Douglas A-20 / DB-7 / Boston / Havoc
|BOMBER, ATTACK||Virtual Aircraft Museum / USA / Douglas|
The original DB-7 was built as a private venture, produced to the order of the French government. The first production DB-7 flew on 17 August 1939. When France fell the undelivered aircraft outstanding from French contracts were taken over by the British government and given the name Boston. Production for the RAF, USAAF, US Navy and Russia ceased on 20 September 1944 after well over 7,000 had been built. Russia received twice as many as the RAF and only some 800 less than the US Army.
As delivered to the RAF from the French contracts, the Boston I was powered by two Pratt & Whitney R-1830-S3G-4G engines. It was used mainly for training duties, although some were converted for night fighting and given the British name Havoc. The A-20 was the first of the series built to a US Army specification and was powered by two 1,112kW Wright R-2600-7 Cyclone engines with exhaust-driven turbo-superchargers. It was fitted with American armament and equipment.
As the Boston II for the RAF, the A-20 had R-2600-A5B engines and British armament. Those converted into night fighters became Havocs each with a lengthened nose fitted with 12 forward-firing 7.62mm guns, AI radar and other special equipment depending on the sub-variant - one carried a high-power searchlight in the nose. As an intruder it carried a crew of three and full armament and bombs.
The A-20A for the USAAC/USAAF was powered by two 1,192kW Wright R-2600-11 engines with integral two-speed superchargers. The A-20B was an experimental development of the A-20A, armed with two 12.7mm guns firing forward, one 12.7mm upper flexible gun, one 7.62mm lower flexible gun, and one 7.62mm gun in the tail of each engine nacelle, firing aft. Nacelle guns were remotely controlled by a foot trigger in the rear compartment. The A-20C was powered by two similarly rated R-2600-23 engines. Armament comprised four fixed guns (two on each side of the transparent nose), two on a flexible mounting in the rear cockpit, and one in the lower rear-firing position - all 7.62mm (A20G) or 7.69mm (British Boston Ill). Ejector-type exhaust stacks replaced the collector rings used on the earlier models and range was increased by the addition of a self-sealing fuel tank in the forward and rear bomb-bay compartments. Provision was also made on some aircraft to carry a 900kg naval torpedo.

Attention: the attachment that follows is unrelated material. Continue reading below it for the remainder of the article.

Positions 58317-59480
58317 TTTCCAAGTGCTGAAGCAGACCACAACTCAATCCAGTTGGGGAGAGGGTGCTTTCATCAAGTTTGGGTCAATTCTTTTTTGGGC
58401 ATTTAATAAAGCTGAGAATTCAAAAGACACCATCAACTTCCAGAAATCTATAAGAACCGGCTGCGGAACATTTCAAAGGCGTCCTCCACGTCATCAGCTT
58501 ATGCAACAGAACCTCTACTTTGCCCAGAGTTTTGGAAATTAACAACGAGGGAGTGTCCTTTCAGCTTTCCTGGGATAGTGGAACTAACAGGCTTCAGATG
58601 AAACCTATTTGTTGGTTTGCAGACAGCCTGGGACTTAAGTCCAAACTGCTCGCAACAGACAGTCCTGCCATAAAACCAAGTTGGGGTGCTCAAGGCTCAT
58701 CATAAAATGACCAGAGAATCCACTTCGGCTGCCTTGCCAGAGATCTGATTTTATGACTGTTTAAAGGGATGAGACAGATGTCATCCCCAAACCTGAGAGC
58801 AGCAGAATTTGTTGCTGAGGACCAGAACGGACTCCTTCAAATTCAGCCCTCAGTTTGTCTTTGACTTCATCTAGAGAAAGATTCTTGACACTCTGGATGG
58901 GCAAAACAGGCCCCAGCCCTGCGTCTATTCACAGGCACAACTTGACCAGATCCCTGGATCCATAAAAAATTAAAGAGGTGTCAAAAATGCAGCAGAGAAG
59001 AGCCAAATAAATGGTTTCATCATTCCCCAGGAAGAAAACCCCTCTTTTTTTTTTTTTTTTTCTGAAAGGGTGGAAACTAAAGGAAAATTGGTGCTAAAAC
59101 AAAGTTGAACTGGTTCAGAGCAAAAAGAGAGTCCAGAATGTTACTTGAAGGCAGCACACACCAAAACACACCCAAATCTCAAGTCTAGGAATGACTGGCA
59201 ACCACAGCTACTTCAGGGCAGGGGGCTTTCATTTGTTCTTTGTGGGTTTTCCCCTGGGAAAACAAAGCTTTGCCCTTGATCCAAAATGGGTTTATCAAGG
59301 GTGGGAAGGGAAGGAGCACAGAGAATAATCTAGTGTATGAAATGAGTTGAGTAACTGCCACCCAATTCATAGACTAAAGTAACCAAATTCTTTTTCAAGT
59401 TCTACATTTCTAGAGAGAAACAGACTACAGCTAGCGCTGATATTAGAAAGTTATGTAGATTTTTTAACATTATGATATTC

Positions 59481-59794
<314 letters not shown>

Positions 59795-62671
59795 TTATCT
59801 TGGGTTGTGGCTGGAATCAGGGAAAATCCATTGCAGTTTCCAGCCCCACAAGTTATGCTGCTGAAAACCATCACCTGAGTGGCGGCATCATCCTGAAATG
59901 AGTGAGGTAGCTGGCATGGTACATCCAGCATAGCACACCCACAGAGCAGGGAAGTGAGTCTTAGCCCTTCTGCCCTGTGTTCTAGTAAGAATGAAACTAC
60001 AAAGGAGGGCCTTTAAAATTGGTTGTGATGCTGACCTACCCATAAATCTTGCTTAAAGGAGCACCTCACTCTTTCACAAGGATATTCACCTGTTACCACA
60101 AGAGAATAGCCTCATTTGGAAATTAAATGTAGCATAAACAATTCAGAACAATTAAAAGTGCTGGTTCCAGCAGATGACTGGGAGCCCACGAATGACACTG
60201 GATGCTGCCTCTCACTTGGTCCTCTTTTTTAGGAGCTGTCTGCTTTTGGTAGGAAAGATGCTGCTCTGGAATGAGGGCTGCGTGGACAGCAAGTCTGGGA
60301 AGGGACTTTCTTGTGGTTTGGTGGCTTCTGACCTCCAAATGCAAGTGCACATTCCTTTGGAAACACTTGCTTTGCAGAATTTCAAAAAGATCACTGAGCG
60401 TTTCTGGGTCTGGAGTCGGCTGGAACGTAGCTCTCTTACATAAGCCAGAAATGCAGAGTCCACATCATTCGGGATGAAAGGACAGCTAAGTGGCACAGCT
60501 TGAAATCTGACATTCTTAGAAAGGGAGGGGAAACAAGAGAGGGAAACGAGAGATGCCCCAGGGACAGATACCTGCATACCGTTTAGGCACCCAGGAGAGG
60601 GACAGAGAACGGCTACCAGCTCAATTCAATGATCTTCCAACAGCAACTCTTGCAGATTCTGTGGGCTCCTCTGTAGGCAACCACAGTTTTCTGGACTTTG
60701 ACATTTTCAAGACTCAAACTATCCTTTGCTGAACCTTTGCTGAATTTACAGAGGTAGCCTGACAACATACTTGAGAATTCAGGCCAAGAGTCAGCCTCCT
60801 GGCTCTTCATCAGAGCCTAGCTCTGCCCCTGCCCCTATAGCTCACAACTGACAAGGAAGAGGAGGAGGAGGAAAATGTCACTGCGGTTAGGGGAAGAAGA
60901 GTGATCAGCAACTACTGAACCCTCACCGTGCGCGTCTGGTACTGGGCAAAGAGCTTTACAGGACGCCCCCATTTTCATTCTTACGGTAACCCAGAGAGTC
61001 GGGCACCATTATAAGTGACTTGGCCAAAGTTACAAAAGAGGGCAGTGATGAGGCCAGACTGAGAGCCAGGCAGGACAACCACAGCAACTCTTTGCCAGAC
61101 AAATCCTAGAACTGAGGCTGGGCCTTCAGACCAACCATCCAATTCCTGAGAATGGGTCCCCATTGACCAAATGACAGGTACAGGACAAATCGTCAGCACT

The Boston III was powered by R-2600-A5B engines and carried a crew of four as a bomber. The Boston IIIA was similar but built by Boeing. Some Boston III/IIIA were fitted as intruders with four 20mm cannon under the forward fuselage, four 7.69mm guns in the nose, and two 7.69mm guns in the upper flexible position.
Following the experimental XA-20E, with a 37mm nose cannon and General Electric turrets, the A-20G appeared. This was similar to the A-20C except that the transparent bombardier nose was replaced by a solid nose fitted (in earlier versions) with four 20mm cannon and two 12.7mm machine-guns and ultimately with six 12.7mm guns. A few also had a single 12.7mm upper flexible gun, but this was soon replaced by a power-driven turret armed with two 12.7mm guns. Thicker armour for increased crew protection on ground-attack missions was also added.
The A-20H was powered by two 1,267kW R-2600-29 engines and incorporated minor improvements. The A-20J was identical to the later version of the A-20G except that the attack nose was replaced by a moulded-plastic bombardier's nose incorporating bombing controls and flight navigation instruments. One in ten A-20G were completed as A-20J to serve as squadron lead planes. Armament consisted of two 12.7mm machine-guns (one in each side of the transparent nose), two in the power-operated dorsal turret and one in the lower rear firing position.
The A-20K was identical to the A-20H except that the attack nose was replaced by a bombardier's nose, as with the A-20J. The British Boston V was similar. Special US versions of the A-20 appeared as the P-70 night fighter with R-2600-11 engines and armed with four 20mm cannon mounted in a fairing beneath the fuselage bomb bay; the P-70A conversion of the A-20G with R-2600-23 engines and six 12.7mm machine-guns in a solid nose and dorsal and lower guns; the P-70B development of the P-70A for training, with six 12.7mm 'package' guns and special radar (converted A-20G/J); the F-3A night photographic-reconnaissance conversion of the A-20J/K; and BD-1/2 target tugs for the US Navy.